A U.S. judge has banned the portrayal of a live Nativity scene in a public high school in Indiana as part of its Christmas show this year on the ground that it "conveys a message of endorsement of religion, or that a particular religious belief is favoured or preferred."
According to USA Today, U.S. District Judge Jon E. Deguilio issued a ruling last week against the traditional Christmas performance made by Concord Community Schools.
"Accordingly, the court finds that the plaintiffs are likely to succeed on the merits on their claim that the inclusion of the living Nativity scene in the show, as currently proposed, violates the Establishment Clause," the judge wrote.
The suit was filed by the American Civil Liberties Union (ACLU) of Indiana and Freedom From Religion Foundation (FFRF), two atheist organisations that champion the separation of church and state. The suit was filed after a student-participant in the performing arts programme and his father complained about the Nativity scene.
"A live Nativity is a shocking violation to encounter in a public school, which has no business directing students to engage in devotional, sectarian performances," said FFRF Co-President Annie Laurie Gaylor in a statement. "This decision is a win for everyone who recognises that there can be no freedom of religious belief without freedom from religion in government and in our public schools."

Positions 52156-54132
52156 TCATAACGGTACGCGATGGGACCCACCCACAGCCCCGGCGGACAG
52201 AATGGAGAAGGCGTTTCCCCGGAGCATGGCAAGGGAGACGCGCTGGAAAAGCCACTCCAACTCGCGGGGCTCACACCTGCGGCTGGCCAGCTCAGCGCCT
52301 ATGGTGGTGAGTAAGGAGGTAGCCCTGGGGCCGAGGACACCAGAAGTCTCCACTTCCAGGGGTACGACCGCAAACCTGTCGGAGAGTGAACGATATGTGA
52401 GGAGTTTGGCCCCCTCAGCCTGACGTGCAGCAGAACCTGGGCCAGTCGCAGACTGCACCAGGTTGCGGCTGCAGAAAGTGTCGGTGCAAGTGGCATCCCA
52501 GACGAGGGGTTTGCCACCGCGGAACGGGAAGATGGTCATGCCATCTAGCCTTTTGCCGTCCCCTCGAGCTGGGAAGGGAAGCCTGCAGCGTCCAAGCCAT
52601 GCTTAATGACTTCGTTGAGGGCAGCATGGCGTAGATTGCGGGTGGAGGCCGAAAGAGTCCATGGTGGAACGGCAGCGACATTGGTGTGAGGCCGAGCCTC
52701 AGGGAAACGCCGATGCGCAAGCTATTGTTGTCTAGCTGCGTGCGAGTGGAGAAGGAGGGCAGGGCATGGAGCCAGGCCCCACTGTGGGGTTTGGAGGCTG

ACLU attorney Heather Weaver agreed with Gaylor's statement, adding that because of the recent court ruling, all students, regardless of religion, will now feel welcome at the show. "Holiday celebrations that proselytise students are inappropriate in public schools," Weaver said.
However, Concord Community Schools superintendent John Trout was disheartened by the decision. "The Concord High School music department is working overtime to insure that this year's Christmas Spectacular performance complies with the Court's order," Trout said.